Stories out of two news reports on the same day:
This morning the shocker was that the head of "Hello Kitty" announced that she isn't a cat. She's a little girl. From London, even.
Silly us. How could we not know? After all these years, yet.
Wait a minute: check the calendar. Nope, not April 1st. Maybe a publicity stunt? How's the corporate bottom line been doing lately?
Let's examine the product again. Hmmmm.... whiskers on each side of the mouth... perky ears on top of the head... yep, looks like all the little London girls I've ever seen all the many times I've been over there. Oh wait: I've never been. Somehow I have managed to live my entire life imagining that all the little girls in London looked exactly like little girls here and elsewhere, resembling cats only on special occasions like Halloween. Apparently, between myself and the head of the Hello Kitty company, one of us seriously needs to get out more.
The other story comes from MPR. It's state fair time. Translation: every media conglomeration in the state is reporting from inside the fair, the number one absolutely mandatory story to cover being fair food. After a panel discussion this noon on good and bad foods, favorites and hates, one speaker opined that we all have one food from our childhood that may not have been good but the nostalgia makes up for it and we continue to enjoy eating it throughout our adult lives.
He got it half right. There is a food from my childhood that - no may about it, simply was not good. The part about nostalgia and continuing to eat it, well, forget that part.
Mom called it ring-come-ditty. Or at least that's how she pronounced it. No clue where the name came from. I have my suspicions where the actual dish came from though: the depression. A lot of Mom's cooking came from there. A breakfast staple, for example, was a slice of white toast on a plate covered with a sprinkle of sugar (a spoonful if we could get away with it) and a bit of milk poured over it, called Yankee Pudding. A few decades ago I heard it referred to as Depression Pudding. But hey, sugar!
Mom's cooking had a lot of hallmarks that I believe hail from the depression. It was cheap, usually had many ingredients from cans, had little flavor, and tended to be seasoned only with salt and pepper. Not too much, though! The only spices in the house were a few basics used in baking: vanilla, cinnamon, and cloves, nutmeg and ginger for pumpkin pies. Sage came out once a year for turkey stuffing. Words like basil, rosemary, thyme, garlic, peppers, may all have been a foreign language. Onions were occasionally present, not as a spice but as a vegetable, battered and deep fried in rings when there was also fresh-caught fish to go with it. That she did very well.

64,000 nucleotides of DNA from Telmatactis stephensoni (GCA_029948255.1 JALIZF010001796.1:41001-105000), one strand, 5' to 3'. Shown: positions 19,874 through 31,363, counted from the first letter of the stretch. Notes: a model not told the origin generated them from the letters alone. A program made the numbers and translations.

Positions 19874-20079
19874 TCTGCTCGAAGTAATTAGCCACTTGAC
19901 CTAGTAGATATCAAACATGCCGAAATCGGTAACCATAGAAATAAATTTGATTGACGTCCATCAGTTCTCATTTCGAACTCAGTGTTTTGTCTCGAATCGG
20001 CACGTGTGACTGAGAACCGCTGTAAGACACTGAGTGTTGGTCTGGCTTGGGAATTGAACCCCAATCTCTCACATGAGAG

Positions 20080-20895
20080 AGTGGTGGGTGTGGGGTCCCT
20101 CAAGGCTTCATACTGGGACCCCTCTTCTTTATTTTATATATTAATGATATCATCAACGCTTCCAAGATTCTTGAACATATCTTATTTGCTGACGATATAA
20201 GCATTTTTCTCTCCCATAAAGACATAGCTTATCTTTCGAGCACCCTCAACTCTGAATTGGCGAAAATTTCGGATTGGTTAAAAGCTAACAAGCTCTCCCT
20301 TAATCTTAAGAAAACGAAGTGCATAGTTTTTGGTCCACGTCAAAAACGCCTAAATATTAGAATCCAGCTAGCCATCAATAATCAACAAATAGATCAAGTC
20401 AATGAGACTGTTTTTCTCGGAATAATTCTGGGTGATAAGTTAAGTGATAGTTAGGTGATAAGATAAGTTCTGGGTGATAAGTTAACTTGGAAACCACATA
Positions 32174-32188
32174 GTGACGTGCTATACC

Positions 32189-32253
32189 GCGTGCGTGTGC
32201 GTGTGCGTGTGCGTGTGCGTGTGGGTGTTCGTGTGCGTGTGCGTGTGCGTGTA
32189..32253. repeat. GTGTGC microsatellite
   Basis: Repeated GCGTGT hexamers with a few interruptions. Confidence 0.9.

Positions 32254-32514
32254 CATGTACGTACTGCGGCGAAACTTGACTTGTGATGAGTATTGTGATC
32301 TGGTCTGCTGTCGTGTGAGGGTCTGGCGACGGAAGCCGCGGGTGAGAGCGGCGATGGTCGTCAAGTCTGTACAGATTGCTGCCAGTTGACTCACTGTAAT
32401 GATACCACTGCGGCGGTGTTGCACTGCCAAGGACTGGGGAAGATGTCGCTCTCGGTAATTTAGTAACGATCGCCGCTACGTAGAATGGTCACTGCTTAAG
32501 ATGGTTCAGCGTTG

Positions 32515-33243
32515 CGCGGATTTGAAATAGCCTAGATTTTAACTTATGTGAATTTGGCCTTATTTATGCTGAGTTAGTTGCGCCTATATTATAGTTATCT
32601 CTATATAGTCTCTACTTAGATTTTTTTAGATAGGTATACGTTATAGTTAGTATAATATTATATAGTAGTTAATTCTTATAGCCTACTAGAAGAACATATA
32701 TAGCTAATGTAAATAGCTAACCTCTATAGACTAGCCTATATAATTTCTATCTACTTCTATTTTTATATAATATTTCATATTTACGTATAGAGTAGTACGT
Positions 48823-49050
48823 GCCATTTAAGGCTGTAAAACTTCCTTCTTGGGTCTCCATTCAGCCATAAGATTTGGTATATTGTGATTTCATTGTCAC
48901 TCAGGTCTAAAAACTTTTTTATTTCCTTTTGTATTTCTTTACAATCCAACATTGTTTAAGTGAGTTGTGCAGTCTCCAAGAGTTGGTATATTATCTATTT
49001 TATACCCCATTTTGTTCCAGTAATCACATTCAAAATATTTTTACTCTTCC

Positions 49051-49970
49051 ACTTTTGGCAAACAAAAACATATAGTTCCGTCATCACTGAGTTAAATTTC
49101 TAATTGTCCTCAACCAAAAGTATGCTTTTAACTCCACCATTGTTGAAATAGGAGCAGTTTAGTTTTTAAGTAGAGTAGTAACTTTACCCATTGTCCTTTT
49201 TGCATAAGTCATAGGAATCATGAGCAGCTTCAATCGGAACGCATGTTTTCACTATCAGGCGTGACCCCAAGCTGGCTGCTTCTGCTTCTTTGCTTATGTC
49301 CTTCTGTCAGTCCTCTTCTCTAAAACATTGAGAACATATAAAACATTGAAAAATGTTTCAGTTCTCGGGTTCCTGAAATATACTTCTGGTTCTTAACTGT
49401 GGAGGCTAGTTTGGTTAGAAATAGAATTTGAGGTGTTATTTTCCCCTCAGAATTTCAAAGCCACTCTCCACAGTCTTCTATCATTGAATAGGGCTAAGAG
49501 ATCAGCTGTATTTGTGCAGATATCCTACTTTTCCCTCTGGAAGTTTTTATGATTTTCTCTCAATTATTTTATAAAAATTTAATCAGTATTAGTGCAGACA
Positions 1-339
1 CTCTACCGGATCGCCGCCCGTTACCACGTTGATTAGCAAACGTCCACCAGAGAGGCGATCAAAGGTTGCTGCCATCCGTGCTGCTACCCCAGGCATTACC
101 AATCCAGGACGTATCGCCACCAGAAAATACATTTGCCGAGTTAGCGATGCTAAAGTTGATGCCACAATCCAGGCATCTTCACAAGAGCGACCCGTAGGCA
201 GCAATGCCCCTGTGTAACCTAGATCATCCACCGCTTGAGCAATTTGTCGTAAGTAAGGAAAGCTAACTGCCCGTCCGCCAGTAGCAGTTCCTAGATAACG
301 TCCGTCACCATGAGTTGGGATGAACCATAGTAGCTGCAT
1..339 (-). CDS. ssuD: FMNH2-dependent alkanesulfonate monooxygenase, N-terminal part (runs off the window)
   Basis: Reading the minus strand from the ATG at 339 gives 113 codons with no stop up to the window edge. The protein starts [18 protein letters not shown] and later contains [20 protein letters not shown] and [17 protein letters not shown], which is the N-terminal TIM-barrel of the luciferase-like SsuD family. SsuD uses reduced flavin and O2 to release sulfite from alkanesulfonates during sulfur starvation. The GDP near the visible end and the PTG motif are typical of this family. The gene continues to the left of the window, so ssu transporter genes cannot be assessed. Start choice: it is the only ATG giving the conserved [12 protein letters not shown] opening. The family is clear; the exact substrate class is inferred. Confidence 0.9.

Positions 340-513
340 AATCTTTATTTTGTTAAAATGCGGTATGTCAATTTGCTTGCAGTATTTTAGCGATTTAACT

Ring-come-ditty was a simple dish, carefully prepared. There were four ingredients, evenly layered in a casserole dish before baking in an oven. The layers were crumbled saltines, stewed tomatoes, cream style corn, and bits of fried bacon. They were repeated, and covered with a final layer of cracker crumbs. Lest you think, "Bacon, yummm!" just be aware that she could manage to do the whole hotdish with at most 4 slices, or almost enough to actually taste. All the liquids would soak into the bacon, eliminating flavor and crispness, before sogging up the cracker crumbs.
Somehow we ate it. It wasn't spectacularly bad or disgusting, just completely blah. She usually cut the stewed tomatoes into small enough bits that I could choke them down without having to actually chew, and thus taste, them. I guess we were hungry - enough, anyway. Certainly we'd been taught to eat whatever was put before us with no waste and few complaints, a rule that held with only one major exception. Ask me someday about boiled potatoes. They, like ring-come-ditty, are neither served nor eaten any more. And nobody suddenly comes upon hiding places with old dried boiled potatoes, such as the framework under the kitchen table.